This MSc aims to equip students with an advanced understanding of management thinking relating to the management of enterprises and projects, particularly with regard to the roles that enterprises play in construction; and to give students a sound appreciation of the way projects should best be defined, developed, and delivered.
The programme teaches concepts, tools and techniques employed in managing projects from their earliest stages through to operations and maintenance. Projects will primarily be in construction (building, civil engineering, process engineering), but there will also be reference to other projects, including aerospace, automotives, electronics, organisational change, pharmaceuticals, software and IT.
Students undertake modules to the value of 180 credits.
The programme consists of four core modules (60 credits), four optional modules (60 credits) and a dissertation (60 credits). In addition, there are two non-assessed, but compulsory modules in management and research methods.
A Postgraduate Diploma (120 credits, full-time nine months) is offered.
A full-time student must choose at least two modules from the project-based optional modules, and at least one module from the enterprise-based optional modules. A student's fourth module can come from any of the three (project-based, enterprise based or economics-based) sets of modules.
All MSc students submit a 10,000-word dissertation on a topic related to the main themes of the programme. The topic can be chosen to enhance career development or for its inherent interest.
The programme is delivered through a combination of formal and interactive lectures, small-group seminars, tutorials, workshops, visiting speakers and site visits. Assessment is through coursework, essays, written papers and examinations, and the dissertation.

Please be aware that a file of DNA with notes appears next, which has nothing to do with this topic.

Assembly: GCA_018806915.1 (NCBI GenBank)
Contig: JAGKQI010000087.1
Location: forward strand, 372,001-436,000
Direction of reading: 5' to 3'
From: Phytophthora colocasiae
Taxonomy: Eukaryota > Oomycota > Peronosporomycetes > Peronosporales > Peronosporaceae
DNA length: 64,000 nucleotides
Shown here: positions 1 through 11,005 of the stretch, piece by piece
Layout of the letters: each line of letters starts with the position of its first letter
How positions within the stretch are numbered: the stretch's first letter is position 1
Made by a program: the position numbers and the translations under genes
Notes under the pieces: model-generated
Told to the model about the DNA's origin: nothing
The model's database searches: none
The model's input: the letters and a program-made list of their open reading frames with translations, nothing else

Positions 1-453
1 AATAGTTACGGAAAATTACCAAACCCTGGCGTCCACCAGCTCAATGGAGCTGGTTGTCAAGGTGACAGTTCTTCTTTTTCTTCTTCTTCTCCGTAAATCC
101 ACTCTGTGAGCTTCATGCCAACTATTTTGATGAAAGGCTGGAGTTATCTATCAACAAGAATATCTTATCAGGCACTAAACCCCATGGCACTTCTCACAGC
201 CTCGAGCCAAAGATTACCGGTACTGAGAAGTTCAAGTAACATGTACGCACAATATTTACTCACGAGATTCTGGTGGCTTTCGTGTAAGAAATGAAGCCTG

Universities in the United Kingdom use a centralized system of undergraduate application: University and College Admissions Service (UCAS). It is used by both domestic and international students. Students have to register on the UCAS website before applying to the university. They will find all the necessary information about the application process on this website. Some graduate courses also require registration on this website, but in most cases students have to apply directly to the university. Some universities also accept undergraduate application through Common App (the information about it could be found on universities' websites).
Both undergraduate and graduate students may receive three types of responses from the university. The first one, “unconditional offer” means that you already reached all requirements and may be admitted to the university. The second one, “conditional offer” makes your admission possible if you fulfill some criteria – for example, have good grades on final exams. The third one, “unsuccessful application” means that you, unfortunately, could not be admitted to the university of you choice.
All universities require personal statement, which should include the reasons to study in the UK and the information about personal and professional goals of the student and a transcript, which includes grades received in high school or in the previous university.
The normal minimum qualifications are a lower second-class Bachelor's degree from a UK university or an overseas qualification of an equivalent standard.
£10,000 (1 year)
UK, EU, Overseas students
Based on financial need